Quite a hefty set of graphics options to tweak in The Evil Within 2, although they don't necessarily have a huge impact on both visual quality nor performance. While it doesn't really have a huge bearing on performance, it's definitely worth messing around with the Field of View (FoV) in the system settings. By default the camera in The Evil Within 2 is very close to the player character, and increasing the FoV can really open up your view of the world.
Motocross doesn’t get much love these days. It’s not like the PS2 era when dirt bike games were flooding the market, Still, Milestone is fighting the good fight with the announcement of Monster Energy Supercross - The Official Videogame. It may have a big claim to the worst game name of all time, but it’s looking like a slick stadium racer.
Monster Energy Supercross - The Official Videogame borrows its name from that hideous energy drink’s sponsorship, but it’s the result of a collaboration between Milestone (MotoGP) and Feld Entertainment, a real-life motorsport production company.
The Evil Within 2 is out now and in PC gamers’ hands, and the initial response to performance is a little worrying. There are plenty of complaints out there about poor PC performance optimisation for The Evil Within 2, and Nvidia has kind of hit the nail on the head by recommending the high-end GeForce GTX 1070 for playing TEW2 at 1080p/High.
Nvidia’s official recommended GPUs for 60fps gameplay are all right at the top end. The GeForce GTX 1070 is a sublime 1440p graphics card, and yet in The Evil Within 2 it’s only good for 1080p/High. If you want to play on Ultra at 60 frames per second, the answer is to look elsewhere.
The system requirements for Destiny 2 were released for the beta back in August, but Bungie has now updated them with the final specs. There are a few tiny tweaks here but nothing major, so you can expect performance to be on par with what you played in the Destiny 2 beta (if you played it). If you didn't, rest assured it ran smoothly and looked great.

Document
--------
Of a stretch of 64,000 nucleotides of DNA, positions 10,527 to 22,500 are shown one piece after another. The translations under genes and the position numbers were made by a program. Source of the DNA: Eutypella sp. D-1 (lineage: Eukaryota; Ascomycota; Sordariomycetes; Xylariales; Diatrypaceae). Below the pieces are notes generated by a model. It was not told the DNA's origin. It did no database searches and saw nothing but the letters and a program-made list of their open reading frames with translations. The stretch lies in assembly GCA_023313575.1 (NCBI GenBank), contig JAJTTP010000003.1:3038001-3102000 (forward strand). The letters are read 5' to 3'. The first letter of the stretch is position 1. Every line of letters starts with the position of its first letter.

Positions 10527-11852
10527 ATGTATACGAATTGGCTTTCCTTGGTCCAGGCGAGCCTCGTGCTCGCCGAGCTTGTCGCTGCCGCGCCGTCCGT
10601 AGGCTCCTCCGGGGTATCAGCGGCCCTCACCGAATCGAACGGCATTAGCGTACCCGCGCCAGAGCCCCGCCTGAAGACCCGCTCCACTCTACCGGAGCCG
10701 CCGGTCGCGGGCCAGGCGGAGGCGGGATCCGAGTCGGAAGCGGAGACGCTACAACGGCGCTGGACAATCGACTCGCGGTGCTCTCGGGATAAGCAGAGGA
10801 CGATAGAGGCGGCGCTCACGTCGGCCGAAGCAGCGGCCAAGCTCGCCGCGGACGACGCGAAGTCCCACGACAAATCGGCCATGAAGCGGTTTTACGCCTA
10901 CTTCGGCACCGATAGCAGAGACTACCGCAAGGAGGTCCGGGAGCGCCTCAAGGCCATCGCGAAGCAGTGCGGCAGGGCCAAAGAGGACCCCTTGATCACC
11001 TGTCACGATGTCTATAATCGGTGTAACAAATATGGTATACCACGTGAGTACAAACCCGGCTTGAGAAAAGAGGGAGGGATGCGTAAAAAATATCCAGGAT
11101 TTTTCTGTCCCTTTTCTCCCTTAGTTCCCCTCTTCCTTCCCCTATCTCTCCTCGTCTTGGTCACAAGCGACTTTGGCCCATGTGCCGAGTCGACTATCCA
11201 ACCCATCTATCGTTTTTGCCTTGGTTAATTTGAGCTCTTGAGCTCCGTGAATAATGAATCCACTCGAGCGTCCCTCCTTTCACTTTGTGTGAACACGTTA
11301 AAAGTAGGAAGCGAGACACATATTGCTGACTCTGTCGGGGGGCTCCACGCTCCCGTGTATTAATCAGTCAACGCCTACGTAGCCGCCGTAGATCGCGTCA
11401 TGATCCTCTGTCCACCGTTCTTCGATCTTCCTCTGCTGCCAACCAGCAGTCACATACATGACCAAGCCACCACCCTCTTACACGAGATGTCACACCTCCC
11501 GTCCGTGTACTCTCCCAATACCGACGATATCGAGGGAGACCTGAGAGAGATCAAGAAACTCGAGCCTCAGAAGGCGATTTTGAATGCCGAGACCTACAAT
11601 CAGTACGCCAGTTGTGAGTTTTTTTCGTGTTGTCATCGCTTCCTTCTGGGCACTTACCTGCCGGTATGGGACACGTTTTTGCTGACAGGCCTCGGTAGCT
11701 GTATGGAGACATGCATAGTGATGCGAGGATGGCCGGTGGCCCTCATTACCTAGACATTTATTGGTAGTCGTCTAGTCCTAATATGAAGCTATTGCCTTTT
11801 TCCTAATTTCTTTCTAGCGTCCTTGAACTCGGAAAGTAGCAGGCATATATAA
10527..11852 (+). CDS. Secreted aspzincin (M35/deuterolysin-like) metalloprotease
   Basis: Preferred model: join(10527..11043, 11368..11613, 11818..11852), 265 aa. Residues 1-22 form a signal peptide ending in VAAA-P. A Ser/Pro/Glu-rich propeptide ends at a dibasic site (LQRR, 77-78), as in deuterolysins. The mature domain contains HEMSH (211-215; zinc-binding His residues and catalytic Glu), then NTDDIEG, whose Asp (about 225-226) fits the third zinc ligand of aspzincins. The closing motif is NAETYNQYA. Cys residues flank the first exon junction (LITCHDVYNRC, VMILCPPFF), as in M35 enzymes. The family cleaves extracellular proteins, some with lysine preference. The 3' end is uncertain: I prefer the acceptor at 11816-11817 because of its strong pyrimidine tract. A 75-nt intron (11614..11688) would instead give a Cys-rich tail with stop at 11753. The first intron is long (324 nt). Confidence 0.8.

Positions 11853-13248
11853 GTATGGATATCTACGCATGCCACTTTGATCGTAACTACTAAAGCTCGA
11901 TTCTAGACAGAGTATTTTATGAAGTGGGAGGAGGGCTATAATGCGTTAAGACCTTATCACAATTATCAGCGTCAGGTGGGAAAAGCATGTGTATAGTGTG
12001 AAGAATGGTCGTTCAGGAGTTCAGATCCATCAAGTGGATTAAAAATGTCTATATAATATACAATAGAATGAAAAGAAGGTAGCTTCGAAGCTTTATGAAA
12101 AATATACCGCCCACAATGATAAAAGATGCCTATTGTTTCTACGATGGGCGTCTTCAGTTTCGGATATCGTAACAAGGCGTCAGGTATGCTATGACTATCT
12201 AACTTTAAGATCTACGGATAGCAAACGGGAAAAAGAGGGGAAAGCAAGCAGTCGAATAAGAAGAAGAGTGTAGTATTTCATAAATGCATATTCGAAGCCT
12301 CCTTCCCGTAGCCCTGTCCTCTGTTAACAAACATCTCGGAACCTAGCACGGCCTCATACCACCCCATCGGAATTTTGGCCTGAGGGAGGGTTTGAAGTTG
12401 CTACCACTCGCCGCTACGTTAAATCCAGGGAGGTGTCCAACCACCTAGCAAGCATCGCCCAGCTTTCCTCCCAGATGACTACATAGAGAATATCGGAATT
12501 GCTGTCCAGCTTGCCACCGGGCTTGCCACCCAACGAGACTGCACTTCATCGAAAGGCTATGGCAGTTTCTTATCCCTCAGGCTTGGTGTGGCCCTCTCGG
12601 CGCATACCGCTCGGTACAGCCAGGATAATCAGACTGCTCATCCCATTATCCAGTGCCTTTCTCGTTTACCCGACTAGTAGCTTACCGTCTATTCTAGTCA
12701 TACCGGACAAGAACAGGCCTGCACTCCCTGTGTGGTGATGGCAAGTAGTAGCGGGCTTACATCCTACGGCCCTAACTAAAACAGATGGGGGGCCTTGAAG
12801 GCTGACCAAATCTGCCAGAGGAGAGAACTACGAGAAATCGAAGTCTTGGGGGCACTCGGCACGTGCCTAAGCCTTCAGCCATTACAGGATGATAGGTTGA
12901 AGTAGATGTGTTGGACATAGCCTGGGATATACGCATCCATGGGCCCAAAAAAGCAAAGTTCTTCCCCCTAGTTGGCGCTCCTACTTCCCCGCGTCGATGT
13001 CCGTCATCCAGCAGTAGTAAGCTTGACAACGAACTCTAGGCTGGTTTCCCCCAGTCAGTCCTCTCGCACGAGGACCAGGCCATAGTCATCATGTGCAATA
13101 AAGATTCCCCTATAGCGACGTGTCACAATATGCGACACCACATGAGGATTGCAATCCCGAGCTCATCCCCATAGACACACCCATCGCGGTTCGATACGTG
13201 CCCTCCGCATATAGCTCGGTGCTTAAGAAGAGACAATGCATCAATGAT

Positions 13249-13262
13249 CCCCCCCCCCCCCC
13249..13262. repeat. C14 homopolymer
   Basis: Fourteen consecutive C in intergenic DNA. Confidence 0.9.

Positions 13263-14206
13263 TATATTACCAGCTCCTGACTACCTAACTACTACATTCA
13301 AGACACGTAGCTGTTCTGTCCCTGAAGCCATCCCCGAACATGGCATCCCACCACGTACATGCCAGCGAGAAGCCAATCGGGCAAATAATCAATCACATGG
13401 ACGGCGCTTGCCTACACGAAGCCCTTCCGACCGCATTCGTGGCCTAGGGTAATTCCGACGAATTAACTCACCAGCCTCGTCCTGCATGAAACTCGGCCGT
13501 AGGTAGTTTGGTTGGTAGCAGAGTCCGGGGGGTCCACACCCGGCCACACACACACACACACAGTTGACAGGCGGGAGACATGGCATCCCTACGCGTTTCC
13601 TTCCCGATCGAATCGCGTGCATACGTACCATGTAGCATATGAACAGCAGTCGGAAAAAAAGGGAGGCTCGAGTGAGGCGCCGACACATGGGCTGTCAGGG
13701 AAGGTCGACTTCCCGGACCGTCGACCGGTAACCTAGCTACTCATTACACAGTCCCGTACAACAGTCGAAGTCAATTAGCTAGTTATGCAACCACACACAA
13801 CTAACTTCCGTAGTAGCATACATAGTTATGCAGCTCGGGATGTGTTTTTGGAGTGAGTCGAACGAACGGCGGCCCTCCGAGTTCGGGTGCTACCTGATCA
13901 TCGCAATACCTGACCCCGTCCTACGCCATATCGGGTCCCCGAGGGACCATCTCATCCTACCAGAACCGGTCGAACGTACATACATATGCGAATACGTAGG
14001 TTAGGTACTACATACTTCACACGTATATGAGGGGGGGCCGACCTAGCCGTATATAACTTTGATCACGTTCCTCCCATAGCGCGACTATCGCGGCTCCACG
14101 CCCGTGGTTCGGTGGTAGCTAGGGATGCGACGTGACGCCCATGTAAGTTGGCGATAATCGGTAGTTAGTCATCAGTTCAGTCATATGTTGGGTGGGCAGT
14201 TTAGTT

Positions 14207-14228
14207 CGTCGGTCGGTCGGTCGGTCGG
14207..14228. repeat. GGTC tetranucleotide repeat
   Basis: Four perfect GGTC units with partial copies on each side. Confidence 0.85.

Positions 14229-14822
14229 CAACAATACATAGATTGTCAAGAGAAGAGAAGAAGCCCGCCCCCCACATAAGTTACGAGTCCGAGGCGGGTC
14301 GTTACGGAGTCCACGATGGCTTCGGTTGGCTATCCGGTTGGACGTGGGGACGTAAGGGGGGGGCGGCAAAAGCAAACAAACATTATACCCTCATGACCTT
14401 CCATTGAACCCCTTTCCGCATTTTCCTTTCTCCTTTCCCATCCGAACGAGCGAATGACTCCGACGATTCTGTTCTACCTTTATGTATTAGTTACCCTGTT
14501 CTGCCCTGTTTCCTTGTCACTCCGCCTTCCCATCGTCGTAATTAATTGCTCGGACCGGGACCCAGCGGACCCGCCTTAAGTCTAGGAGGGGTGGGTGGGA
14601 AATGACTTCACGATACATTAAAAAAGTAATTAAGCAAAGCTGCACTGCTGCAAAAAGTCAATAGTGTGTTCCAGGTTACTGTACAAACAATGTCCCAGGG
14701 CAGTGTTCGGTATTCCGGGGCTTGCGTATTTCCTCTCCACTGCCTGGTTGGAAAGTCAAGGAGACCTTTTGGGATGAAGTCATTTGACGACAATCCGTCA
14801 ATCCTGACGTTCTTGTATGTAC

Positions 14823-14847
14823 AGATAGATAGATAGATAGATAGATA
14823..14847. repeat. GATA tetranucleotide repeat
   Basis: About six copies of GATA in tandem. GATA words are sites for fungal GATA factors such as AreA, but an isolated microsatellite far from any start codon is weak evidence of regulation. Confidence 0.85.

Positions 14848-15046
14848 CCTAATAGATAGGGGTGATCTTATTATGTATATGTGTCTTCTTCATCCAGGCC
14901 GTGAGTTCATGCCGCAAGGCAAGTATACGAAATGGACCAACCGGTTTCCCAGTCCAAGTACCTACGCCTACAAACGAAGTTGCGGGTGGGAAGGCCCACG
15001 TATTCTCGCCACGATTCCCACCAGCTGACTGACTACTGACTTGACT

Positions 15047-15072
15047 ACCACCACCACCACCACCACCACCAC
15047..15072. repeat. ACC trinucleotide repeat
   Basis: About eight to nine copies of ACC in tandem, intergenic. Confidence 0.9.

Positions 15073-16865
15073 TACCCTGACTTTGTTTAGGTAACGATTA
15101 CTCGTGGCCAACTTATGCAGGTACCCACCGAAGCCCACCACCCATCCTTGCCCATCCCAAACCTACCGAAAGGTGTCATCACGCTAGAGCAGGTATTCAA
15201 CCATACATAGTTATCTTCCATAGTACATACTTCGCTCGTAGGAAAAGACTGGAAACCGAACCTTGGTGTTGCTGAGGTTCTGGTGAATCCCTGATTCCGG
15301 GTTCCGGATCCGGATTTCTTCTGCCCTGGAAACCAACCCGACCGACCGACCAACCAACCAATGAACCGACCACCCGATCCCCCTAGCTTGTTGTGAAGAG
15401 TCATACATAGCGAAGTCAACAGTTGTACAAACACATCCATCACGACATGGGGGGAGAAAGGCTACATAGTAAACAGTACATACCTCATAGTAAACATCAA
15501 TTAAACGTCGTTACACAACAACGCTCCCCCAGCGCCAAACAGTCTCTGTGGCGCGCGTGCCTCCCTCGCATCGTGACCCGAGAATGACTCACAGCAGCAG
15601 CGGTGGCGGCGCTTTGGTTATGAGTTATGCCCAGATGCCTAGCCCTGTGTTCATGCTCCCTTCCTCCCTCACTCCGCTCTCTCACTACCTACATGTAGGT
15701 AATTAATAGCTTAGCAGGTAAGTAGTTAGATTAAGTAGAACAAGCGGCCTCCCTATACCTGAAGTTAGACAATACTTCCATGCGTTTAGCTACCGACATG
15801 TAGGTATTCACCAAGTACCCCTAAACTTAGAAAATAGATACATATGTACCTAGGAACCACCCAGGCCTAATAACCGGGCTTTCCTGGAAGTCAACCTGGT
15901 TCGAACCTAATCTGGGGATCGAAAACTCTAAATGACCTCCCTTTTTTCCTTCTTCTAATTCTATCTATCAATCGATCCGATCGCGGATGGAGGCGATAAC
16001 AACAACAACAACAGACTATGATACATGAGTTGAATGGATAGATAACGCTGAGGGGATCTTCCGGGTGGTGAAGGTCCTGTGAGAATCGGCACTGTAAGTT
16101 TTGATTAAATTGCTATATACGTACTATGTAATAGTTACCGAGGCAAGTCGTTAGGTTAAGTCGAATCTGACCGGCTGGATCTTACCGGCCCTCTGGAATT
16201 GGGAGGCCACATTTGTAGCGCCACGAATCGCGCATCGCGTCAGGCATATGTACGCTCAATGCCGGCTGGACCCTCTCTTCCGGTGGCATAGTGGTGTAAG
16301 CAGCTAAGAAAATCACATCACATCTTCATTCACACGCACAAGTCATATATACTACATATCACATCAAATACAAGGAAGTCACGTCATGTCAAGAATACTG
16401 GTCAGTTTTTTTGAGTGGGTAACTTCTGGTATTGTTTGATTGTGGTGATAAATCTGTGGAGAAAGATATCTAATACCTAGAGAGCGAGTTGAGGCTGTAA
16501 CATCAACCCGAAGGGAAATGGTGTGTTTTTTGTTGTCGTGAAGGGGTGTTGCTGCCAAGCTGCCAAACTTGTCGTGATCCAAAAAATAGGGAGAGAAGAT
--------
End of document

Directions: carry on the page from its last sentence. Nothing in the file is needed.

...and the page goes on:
Everything basically stays as it is was for the Destiny 2 beta. The only change is we now know Destiny 2 is a 68GB install on PC. Quite a large game then, and this number will only creep up as the numerous expansion packs release over the next few years. It wouldn't be a surprise to see it top 100GB by then.
While early adopters have been paying through the nose to experience virtual reality from the ground floor up this past 18 months or so, the price of VR is now gradually creeping into the realms of affordability for the rest of us. Oculus has now announced the Oculus Rift plus a pair of Oculus Touch controllers has been reduced permanently down to $399, compared to its peak of $878 last year.
That’s really not a bad price at all now, although it should be warned that the wireless Project Santa Cruz VR from Oculus is due in 2018 and, on paper, should be a significant upgrade thanks to its no cords approach.